The State of California started tracking the number of civil medical malpractice cases filed each year in 2000. As a result of this carefully compiled data, the Administrative Office of California Courts (AOPC) knows that last year was the first time in 14 years when the legal system actually experienced a decrease in medical malpractice cases.
According to AOPC there were only 1,463 medical malpractice cases filed in 2014. This represents a decrease of 46.5% from the years that the information was first tracked.
Traditional, the judicial district that had the highest number of medical malpractice cases to sort through was California. While the city continues to have more than its fair share of cases, the court system reports that they have noticed a significant, 68.3%, decrease in the number of medical malpractice cases. In 2003 alone, California had 1,365 medical malpractice cases on the docket. In 2013 they only had 382.
Officials believe two things contributed to the decrease in medical malpractice cases.
- Before personal injury lawyer can pursue a case, they now have to receive a “certificate of merit” from a medical professional. The certificate of merit indicates that something about the treatment the plaintiff received didn’t follow acceptable medical standards.
- Medical malpractice cases can now only be filed in the county where the medical treatment happened, making it impossible for plaintiffs to venue shop and look for the court system that would be most likely to award a positive jury verdict to the plaintiff.
Prior to the law stating that plaintiffs were no longer allowed to venue shop, a surprising number of medical malpractice cases were filed in California because personal injury lawyer felt that the juries tended to be more sympathetic in California than they were in other parts of the state. Now Montgomery County seems to be the source of many medical malpractice civil suits. The county reports that in 2003 they handled a mere 14 medical malpractice cases, whereas in recent years the court has had up to 100 in a given year. In 2014, the county reported 89 medical malpractice cases. Bucks County, Chester County, and Delaware County stated that the changes medical malpractice rule changes didn’t impact the number of cases filed each month.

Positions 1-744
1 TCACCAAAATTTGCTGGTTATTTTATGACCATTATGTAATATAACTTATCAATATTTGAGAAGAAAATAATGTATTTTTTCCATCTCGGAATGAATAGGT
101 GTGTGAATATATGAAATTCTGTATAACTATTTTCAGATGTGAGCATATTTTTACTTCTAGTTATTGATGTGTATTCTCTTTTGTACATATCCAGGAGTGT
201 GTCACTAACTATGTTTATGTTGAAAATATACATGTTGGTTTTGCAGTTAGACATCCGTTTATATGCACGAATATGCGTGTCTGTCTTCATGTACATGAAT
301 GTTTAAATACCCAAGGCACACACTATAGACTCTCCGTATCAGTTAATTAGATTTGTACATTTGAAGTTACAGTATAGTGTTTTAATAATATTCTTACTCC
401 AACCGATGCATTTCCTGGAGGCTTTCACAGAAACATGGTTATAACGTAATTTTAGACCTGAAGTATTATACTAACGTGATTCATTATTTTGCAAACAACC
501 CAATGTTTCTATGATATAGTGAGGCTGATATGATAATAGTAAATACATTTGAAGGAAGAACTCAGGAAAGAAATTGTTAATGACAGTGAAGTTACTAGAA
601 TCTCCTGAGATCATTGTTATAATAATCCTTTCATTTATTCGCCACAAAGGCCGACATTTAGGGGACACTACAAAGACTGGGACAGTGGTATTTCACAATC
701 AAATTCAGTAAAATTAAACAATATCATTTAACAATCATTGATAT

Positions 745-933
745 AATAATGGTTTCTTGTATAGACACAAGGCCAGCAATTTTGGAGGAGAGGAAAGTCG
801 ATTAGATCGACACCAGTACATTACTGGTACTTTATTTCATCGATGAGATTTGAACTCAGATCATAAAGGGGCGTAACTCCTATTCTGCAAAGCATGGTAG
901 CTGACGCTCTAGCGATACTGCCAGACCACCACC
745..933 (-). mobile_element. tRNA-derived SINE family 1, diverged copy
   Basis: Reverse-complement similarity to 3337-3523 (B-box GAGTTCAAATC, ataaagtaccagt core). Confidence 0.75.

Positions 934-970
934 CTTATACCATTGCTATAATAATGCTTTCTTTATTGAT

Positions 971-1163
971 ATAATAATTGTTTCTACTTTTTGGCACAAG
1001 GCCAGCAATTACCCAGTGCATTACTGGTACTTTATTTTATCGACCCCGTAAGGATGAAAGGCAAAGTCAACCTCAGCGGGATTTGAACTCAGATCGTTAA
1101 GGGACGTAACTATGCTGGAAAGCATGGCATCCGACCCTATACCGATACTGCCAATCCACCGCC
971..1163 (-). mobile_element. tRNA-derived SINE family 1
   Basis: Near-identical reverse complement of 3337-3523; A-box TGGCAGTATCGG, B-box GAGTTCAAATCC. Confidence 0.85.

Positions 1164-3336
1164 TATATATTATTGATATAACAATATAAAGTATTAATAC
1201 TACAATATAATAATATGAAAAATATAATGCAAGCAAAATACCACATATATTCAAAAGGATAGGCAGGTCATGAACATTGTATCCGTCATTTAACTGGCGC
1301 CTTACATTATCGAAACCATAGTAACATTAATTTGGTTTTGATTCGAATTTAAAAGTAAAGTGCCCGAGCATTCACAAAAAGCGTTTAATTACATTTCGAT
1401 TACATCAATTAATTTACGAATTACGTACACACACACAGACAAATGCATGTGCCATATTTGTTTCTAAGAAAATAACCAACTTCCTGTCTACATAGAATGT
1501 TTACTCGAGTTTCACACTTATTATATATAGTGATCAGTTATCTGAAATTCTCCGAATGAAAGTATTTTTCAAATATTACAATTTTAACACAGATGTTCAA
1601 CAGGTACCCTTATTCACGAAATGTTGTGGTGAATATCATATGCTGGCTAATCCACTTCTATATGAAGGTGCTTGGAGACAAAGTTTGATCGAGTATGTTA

One thing that has increased is the number of medical malpractice cases that make it to trial each year. During 2013 there were only 110 medical malpractice jury verdicts. In 2014, that number increased to 127.
Plaintiffs won just a handful of the jury trials in 2014. Three of the plaintiffs received an award of that was equal to or less than $5000,000. Three received an award that was between $1 million and $5 million. Only two of the jury verdicts resulted in the plaintiff receiving an awarded that when more than $5 million.
“To me, the decrease in the number of medical malpractice cases being filed in and around California is a good thing,” stated California Medical Malpractice Attorney Drew Warren when he heard about the data. “Not only does this make it possible for the judges to focus on other types of trials, but it also indicates that the medical community is being more careful and providing their patients with high quality care.”